Monday, September 16, 2013

Driving on Empty

I peeked at my odometer while driving on the Don Valley Parkway Sunday evening and saw that the gas light was on. This was a pretty symbolic state of affairs.

I was on the highway at that time because I was returning from another day of conducting a Tribes TLC training at the Ontario Institute for Studies in Education at the University of Toronto. This course was offered on two consecutive weekends. On the previous weekend, I didn't return home until nearly midnight on Saturday and after a crazy set of circumstances, close to 10:00 pm on Sunday. This most recent week, I was sick with a sore throat, but Tribes supply teachers don't really exist, so I still ran the training - and I felt run down. It didn't help my energy level when I had some participants who were less-than-appreciative of my efforts. We learned about "I" statements during this training and mine for these couple of issues would have been: I feel disappointed when my efforts at open communication are ignored and I feel irritated when events reported to others are misrepresented.

As I reflected on the voyage back home, I connected with my car. It's hard for the car to run well when it's low on fuel. (Don't tell my parents, but a number of years ago, I ran out of gas while on the road and had to be towed to the nearest gas station. It's not a good feeling.) For the automobile that is the 1972 Diana, fuel isn't just food, but emotional and mental energy. Going without rest sapped my strength. So did dealing with negative people. I was saved from crashing and burning by brief breaks (such as the wonderful late lunch I had with my fellow trainers at a great breakfast-lunch place on Bloor Street) and the kind words and gestures by some of the other participants in the training - the teacher candidates who hugged me goodbye, and offered to help me tidy the classroom on the final day.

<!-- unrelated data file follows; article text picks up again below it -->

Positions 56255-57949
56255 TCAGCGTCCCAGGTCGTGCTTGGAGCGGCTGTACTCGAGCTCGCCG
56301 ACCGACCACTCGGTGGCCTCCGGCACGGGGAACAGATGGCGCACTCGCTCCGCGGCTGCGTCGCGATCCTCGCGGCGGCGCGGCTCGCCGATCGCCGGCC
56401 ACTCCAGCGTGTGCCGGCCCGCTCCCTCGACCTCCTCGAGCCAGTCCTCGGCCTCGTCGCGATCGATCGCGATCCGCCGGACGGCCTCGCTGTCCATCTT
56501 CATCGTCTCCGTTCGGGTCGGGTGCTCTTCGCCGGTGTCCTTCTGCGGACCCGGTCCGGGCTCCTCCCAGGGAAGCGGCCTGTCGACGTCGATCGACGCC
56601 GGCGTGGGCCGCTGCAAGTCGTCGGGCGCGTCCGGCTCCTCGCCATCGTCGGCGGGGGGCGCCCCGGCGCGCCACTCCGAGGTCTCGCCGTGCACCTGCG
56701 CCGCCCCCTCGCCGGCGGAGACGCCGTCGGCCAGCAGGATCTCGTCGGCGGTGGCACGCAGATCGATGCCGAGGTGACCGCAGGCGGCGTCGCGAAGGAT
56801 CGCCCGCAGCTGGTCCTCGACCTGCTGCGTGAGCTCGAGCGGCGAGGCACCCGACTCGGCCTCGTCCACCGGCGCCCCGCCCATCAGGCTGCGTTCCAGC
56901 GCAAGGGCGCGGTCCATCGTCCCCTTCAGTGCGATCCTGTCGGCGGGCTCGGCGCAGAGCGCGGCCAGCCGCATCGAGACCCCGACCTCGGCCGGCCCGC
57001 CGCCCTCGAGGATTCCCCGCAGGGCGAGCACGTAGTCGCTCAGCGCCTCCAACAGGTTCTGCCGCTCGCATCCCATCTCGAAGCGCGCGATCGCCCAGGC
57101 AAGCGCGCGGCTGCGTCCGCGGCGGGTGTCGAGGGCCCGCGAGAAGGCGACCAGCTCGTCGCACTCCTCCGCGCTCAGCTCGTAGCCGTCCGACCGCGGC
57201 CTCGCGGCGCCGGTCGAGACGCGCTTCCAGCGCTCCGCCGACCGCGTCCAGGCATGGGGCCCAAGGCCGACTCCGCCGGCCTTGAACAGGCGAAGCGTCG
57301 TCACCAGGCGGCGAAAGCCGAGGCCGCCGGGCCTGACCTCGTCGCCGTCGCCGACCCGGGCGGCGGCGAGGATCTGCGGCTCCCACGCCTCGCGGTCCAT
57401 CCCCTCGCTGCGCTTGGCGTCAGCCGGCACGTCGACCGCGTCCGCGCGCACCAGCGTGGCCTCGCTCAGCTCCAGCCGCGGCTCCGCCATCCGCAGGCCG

Could my "low gas tank" have impacted the effectiveness or tone of the training? Quite probably. Then again, it's possible to give 100% to a lesson or class and have it tank, because of other factors beyond your control (like the energy levels or attitudes of your students, or illness, or the timing of the class itself). I want to thank the participants who were open to the Tribes process, and I apologize if my exhaustion affected their training experience.

I pulled into a gas station and filled my car with what it needed. I'm going to work on filling my own tank this week, by going to bed early, carving out some "me" time, and surrounding myself with positive people. (I think cuddling with my new skinny pig Owen, whom my school children have been suggesting that I bring to school, might help a lot as well.)

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